You’ve got time.
by Megan Smith
It’s 3 a.m. and Netflix is telling me that my next episode of Orange Is the New Black will automatically play in 15 seconds. My eyes are incredibly droopy, but I can’t look away. Just one more episode, I tell myself. Well, like many of you Netflix addicts can attest, one more episode became three more episodes, and before I knew it, I had watched all 13 episodes of Orange’s first season over the span of a few days. Was it worth the lack of sleep and several extra cups of coffee it took to wake up in the morning? Absolutely. Orange Is the New Black is just that phenomenal.
Orange follows Piper Chapman (Taylor Schilling), the blonde, newly engaged Brooklyn yuppie, as her world is turned upside down after skeletons in the closet come back to haunt her, landing her a 15-month sentence in an all-women’s prison, Litchfield Penitentiary. Created by Jenji Kohan (Weeds), Orange has been hailed by critics as “the best of the Netflix originals so far.” The series, which is based on a memoir of the same name by Piper Kerman, was renewed for a second season before the first even premiered in July 2013.
Prior to prison, Piper is the definition of a “WASP” with “first-world problems.” She makes artisanal bath products with her best friend (they got into Barney’s), goes on juice cleanses with her fiancé, Larry (Jason Briggs), and shops organically. Piper’s main worry is making sure Larry doesn’t watch Mad Men without her.
But in her earlier, “carefree” days, Piper wasn’t so predictable. She had an intense love affair with a lesbian drug trafficker, the mysterious and sexy Alex Vause (Laura Prepon), and occasionally carried drug money for her. Ten years later (after the two had split), Alex is caught and Piper is named as a conspirator—right before the statute of limitations runs out.
After she self-surrenders at Litchfield, missing Mad Men turns out to be the least of Piper’s worries. From having to wear sanitary napkins as shower shoes to avoid the “wicked fungus” until her commissary money arrives, to almost being starved out by the kitchen staff as a result of insulting head cook Red’s (Kate Mulgrew) food, Piper’s adjustment to prison life isn’t easy. And to top things off, Alex is placed at the same prison.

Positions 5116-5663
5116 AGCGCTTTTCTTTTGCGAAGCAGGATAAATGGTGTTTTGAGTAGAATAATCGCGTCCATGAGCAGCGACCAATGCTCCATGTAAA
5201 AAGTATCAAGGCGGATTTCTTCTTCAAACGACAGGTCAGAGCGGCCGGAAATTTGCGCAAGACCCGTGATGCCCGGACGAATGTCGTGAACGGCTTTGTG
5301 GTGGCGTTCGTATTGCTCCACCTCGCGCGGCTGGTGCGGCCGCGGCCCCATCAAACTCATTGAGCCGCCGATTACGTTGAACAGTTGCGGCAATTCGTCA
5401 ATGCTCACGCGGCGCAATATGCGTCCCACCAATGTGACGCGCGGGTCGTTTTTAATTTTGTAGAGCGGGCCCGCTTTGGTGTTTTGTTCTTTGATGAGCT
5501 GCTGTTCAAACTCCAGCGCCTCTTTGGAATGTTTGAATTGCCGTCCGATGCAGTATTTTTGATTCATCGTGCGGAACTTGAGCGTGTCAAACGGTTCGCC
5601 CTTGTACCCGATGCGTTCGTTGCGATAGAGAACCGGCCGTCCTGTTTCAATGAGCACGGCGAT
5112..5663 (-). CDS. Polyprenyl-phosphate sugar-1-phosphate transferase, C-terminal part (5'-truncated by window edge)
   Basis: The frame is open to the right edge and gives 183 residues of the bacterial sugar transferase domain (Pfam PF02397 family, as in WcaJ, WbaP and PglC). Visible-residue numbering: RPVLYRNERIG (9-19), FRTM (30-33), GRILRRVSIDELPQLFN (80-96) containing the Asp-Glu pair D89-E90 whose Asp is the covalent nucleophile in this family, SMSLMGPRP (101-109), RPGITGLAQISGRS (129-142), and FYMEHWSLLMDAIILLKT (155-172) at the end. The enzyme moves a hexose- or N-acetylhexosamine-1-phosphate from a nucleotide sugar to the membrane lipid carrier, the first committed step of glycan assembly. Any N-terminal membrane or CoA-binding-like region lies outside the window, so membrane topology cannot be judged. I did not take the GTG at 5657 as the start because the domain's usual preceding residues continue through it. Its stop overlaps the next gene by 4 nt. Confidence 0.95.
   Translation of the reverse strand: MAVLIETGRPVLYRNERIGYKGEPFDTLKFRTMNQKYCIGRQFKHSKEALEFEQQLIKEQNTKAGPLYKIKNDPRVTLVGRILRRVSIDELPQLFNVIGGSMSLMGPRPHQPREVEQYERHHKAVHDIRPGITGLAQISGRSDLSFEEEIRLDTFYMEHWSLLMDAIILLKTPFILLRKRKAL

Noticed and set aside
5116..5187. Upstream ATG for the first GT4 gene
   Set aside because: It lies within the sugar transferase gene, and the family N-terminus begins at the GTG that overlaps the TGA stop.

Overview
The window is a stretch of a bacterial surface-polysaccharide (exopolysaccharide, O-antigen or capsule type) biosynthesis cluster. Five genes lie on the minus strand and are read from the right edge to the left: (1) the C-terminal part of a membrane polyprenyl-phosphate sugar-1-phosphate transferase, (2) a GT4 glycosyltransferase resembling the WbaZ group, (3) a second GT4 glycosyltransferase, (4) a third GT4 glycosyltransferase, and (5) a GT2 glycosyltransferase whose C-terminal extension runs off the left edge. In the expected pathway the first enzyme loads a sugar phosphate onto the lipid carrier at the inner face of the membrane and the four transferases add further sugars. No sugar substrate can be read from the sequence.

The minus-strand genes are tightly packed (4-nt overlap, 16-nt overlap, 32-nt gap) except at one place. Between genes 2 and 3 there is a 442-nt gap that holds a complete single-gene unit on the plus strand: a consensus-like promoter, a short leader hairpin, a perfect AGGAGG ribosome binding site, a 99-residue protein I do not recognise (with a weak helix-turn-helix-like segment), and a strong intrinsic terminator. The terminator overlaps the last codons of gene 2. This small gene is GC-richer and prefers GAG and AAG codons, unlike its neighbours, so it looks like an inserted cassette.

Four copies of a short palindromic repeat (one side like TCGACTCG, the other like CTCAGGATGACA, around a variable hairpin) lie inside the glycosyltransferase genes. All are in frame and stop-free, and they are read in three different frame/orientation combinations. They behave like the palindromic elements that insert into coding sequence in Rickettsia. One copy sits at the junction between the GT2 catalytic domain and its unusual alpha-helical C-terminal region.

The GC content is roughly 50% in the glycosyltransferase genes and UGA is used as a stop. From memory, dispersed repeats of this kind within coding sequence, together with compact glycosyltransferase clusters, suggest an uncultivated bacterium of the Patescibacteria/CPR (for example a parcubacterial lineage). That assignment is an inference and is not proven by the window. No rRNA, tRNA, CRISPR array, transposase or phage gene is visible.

Although we’re initially introduced to the prison system through Piper’s eyes, her story turns out to be one of the least interesting. The other colorful, dynamic, and powerful inmates, in my opinion, steal the show. We meet Nicky Nichols (Natasha Lyonne), the lesbian ex-drug addict who puts up walls in order to protect herself emotionally—especially from fellow inmate Morello (Yael Stone), her lover who vows to return to her boyfriend upon her release. We meet George “Pornstache” Mendez (Pablo Schreiber), the corrupt officer who smuggles contraband into the prison for sexual favors. And of course, we meet Sophia Burset (Laverne Cox), the transwoman ex-fireman who had to balance transitioning with her role as spouse to her wife and parent to her son. We learn Sophia ended up in Litchfield after stealing credit card numbers to finance her transition. (Fun fact: Cox’s twin brother, musician M. Lamar, plays Sophia pre-transition on the show. Also, shout-out to Netflix for casting an actual transwoman of color to play the role of a transwoman of color.)
Orange also has a lot of queer lady-loving going on, and I’m not complaining. The first episode starts with a flashback to Alex and Piper’s dating days where the two share a kiss while they’re in the shower. “The first scene we shot together is when we get naked in the shower . . . it was like, ‘Hey, nice to see you again,’ because I just met her once during the reading, and then we jumped into the shower,” Prepon told Canada.com. “And it was amazing, we had such good chemistry.”
Once reunited in prison, the sexual tension between Alex and Piper escalates until the two ultimately end up having sex in the prison’s chapel. Like Alex says, in prison there’s not a lot of location options. From then on out, the two fall back into their same passionate love affair—physically and emotionally—with the added complications of Piper being engaged to a man this time around.
Season one leaves us with a cliffhanger—in a violent fight between Piper and ex-meth head, now born-again Christian inmate Tiffany “Pennsatucky” Doggett (Taryn Manning). Pennsatucky—whose mental stability is questionable at best—is convinced she has been chosen by God to kill Piper, who she has deemed unworthy of God’s love.
Like most shows, Orange is not perfect, and many have criticized its representations of race and class. However, there is no denying the show’s female-dominated cast is one of the most diverse out there, and, needless to say, the show passes the Bechdel test.
I, for one, cannot wait until all episodes of season two launch on Netflix on June 6. Until then, I’ll be resting up to prepare for my next all-night watch-a-thon—and you should, too.
Season one of Orange Is the New Black is available on Blu-ray and DVD from Lionsgate Home Entertainment (lionsgate.com).